A rather informal discussion on Pumping Lemma

No subject is more core to Computer Science than Automata Theory and yet in my humble opinion is the one that many students neglect and despise. If the subject is not properly introduced the majority will find it too abstract, dry and pointless. This combined with the academic requirement of reproducing the formal proofs drains all the sweetness from its study.  And the fact is, yes the subject is abstractness at its glory and yet if approached the right way students can easily give form and structure that they can identify and relate. The same goes with the proofs, and yes there is a lot to deal, the formal language used in the canonical texts usually become abstruse if handled without help. Thus towards the end of the semester students try to vacate as much space in their heads as possible to stuff in the writings of the pioneers in the field, just to flush out the trash on the day of reckoning (end-semester exams :D).

If the above resonates with you in one manner or the other, I guess you are either doing CS or have done CS. With these assumptions let me get straight to the topic, which is an attempt to convey my understanding of ‘Pumping Lemma’ for regular languages. If you think you haven’t really understood the idea behind this method of disproving regularity of a formal language, be happy to give it another try. If otherwise, I hope not to disappoint you and urge you to have a look.

Let me get you into the mood my brushing up the basics.Regular languages are the ones accepted by a Finite Automaton, and are the simplest of the formal languages. Finite automaton are the machines that do not have access to a working memory and are informally defined as a set of states and rules that define transition from one state to another on a particular input. These machines do all their work by jumping from one state to another. A finite automaton constructed for a regular language only accepts strings in that particular language. That is a finite automaton of a regular language decides whether an arbitrary string belongs to the given language. A language is not regular if we cannot design an Finite automaton for it. But trying to prove a language is not regular by failing to come up with an equivalent Finite automaton is futile. Instead methods like the Pumping Lemma are used to bring out characteristics of a language that are contrary to regular languages. I hope this small intro has brought back those forgotten ideas or have reinforced what you have learned. I wish I do write about these in detail in the future.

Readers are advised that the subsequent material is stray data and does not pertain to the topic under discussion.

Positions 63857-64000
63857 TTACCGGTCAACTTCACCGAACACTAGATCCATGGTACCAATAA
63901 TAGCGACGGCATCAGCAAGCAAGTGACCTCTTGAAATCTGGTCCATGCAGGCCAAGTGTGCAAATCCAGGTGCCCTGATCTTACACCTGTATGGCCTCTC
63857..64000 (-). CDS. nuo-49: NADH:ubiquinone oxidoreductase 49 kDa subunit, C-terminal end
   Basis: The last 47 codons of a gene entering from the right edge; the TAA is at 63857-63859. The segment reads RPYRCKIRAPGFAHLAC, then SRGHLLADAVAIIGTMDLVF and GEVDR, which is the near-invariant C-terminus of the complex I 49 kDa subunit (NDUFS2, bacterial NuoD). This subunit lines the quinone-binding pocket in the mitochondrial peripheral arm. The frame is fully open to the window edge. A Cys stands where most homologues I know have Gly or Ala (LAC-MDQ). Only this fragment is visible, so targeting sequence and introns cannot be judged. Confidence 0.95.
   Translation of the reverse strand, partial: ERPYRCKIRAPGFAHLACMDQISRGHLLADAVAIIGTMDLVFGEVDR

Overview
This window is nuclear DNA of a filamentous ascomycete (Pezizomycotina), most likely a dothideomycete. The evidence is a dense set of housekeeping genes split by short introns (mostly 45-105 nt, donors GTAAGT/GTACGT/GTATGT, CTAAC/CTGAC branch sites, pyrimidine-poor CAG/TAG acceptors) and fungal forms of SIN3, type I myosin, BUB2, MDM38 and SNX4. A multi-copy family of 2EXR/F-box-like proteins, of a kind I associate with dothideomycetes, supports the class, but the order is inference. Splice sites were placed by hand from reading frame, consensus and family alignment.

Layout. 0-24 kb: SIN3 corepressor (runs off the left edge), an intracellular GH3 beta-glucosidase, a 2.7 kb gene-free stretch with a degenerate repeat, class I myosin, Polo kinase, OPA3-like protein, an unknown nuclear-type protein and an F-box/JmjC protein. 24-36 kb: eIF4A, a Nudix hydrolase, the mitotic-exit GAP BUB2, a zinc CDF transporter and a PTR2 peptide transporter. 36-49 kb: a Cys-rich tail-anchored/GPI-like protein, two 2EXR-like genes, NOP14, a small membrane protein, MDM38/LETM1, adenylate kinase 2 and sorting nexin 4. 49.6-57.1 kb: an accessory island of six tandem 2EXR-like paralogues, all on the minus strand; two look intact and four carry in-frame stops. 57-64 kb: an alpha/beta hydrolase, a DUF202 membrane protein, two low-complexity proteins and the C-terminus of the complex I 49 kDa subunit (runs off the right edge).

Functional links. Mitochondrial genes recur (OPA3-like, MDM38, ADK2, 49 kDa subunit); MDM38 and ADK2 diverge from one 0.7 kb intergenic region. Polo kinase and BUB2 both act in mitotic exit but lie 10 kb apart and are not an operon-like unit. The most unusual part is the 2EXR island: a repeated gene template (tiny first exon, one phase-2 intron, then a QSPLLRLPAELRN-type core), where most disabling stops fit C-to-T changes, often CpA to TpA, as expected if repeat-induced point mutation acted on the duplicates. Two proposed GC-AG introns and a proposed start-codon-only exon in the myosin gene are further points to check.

Before we start to prove certain languages are not regular we need to understand what the pumping lemma is. A lemma by definition is an idea which in itself is not very useful but in conjunction with other ideas can be put to use. The same goes with pumping lemma, which in itself forms the base axiom and is derived from the Pigeon Hole principle. You must have heard about the pigeon hole principle, and probably must have readily discarded it as common sense. And yes it is common sense. If there are m pigeons and n pigeon holes (nests) ,if m>n and all pigeon gets a pigeon hole then it implies that one or more pigeon holes contain more than one pigeon. The same idea when applied to finite automaton forms the pumping lemma. Every state in a FA (finite automaton) consumes an input symbol and switches to another state. A state consumes or takes in more than one input if the state has a loop. On consuming an input, a state with loop transitions to itself and thus allowing itself to co nsume more input symbols. So without any looping states, if the length of the input string is m the number of states in the FA is n=m+1 . (the first state doesn’t consume any input , and is the extra 1) . Now what shall we conclude if the length of the accepted string is greater than the number of states by more than one. n>m+1 .  That is, the number of symbols in the input string is much greater the number of states. Well we can readily conclude that there is one or more states that consume more than one input, or one or more states have loops. The input symbols consumed by loops become a substring. The substring that is consumed by the looping states can repeat again and again and still be consumed by those looping states.